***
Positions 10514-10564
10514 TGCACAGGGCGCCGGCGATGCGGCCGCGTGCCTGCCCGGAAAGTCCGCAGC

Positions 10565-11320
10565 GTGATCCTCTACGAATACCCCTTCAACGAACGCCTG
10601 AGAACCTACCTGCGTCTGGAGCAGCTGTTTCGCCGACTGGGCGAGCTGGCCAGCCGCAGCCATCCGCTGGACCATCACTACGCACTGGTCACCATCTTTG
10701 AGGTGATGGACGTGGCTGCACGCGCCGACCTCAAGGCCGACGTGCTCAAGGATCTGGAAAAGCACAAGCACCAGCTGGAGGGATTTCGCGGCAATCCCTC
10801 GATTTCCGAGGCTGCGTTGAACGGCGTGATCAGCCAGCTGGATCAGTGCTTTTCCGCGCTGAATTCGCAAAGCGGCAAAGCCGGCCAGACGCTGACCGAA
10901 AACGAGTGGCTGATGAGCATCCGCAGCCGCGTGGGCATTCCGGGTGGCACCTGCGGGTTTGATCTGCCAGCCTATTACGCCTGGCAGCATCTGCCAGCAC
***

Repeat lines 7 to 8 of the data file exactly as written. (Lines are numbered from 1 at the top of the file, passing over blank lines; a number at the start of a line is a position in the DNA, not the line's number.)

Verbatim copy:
10801 GATTTCCGAGGCTGCGTTGAACGGCGTGATCAGCCAGCTGGATCAGTGCTTTTCCGCGCTGAATTCGCAAAGCGGCAAAGCCGGCCAGACGCTGACCGAA
10901 AACGAGTGGCTGATGAGCATCCGCAGCCGCGTGGGCATTCCGGGTGGCACCTGCGGGTTTGATCTGCCAGCCTATTACGCCTGGCAGCATCTGCCAGCAC